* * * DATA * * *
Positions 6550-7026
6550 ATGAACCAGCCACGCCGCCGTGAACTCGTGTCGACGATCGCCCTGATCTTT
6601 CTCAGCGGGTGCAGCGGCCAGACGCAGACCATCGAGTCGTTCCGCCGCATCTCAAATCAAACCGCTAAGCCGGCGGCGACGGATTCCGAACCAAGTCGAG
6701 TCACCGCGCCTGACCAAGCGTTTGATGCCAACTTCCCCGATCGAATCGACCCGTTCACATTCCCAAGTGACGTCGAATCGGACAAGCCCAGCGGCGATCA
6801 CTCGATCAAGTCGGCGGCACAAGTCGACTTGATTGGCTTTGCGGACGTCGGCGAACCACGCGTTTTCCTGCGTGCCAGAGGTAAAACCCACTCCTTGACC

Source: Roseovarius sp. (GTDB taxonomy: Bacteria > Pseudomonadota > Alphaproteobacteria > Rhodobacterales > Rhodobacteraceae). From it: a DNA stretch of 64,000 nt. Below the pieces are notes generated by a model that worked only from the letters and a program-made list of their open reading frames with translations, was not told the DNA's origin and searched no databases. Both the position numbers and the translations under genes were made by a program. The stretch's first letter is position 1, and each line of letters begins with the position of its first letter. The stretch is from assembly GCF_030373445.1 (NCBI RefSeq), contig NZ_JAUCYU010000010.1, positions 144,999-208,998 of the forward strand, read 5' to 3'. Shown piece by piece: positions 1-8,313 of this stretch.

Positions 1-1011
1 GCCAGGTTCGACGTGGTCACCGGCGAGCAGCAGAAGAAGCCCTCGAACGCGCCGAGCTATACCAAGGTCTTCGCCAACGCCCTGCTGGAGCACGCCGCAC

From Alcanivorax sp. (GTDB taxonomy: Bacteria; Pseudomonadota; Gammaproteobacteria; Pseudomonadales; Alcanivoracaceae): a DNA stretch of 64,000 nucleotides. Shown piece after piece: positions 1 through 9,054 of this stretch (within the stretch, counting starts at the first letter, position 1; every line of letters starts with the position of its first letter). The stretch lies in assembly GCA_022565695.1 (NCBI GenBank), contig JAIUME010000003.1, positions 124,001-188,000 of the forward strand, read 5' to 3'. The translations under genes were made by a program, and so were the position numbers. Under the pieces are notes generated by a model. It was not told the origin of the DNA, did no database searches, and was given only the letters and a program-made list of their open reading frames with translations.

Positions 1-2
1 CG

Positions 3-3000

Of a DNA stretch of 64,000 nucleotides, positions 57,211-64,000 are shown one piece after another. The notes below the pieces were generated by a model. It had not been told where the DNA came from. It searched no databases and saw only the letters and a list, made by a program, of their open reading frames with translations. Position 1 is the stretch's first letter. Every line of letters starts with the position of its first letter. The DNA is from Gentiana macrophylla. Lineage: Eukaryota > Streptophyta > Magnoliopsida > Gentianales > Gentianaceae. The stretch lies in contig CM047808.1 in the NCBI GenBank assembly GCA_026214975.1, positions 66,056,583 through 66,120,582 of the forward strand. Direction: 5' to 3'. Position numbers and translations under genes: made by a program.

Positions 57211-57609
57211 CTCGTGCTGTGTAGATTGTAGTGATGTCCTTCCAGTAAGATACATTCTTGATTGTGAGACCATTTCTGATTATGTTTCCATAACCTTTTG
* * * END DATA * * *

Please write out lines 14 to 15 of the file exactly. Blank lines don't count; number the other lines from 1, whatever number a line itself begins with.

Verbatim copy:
Positions 57211-57609
57211 CTCGTGCTGTGTAGATTGTAGTGATGTCCTTCCAGTAAGATACATTCTTGATTGTGAGACCATTTCTGATTATGTTTCCATAACCTTTTG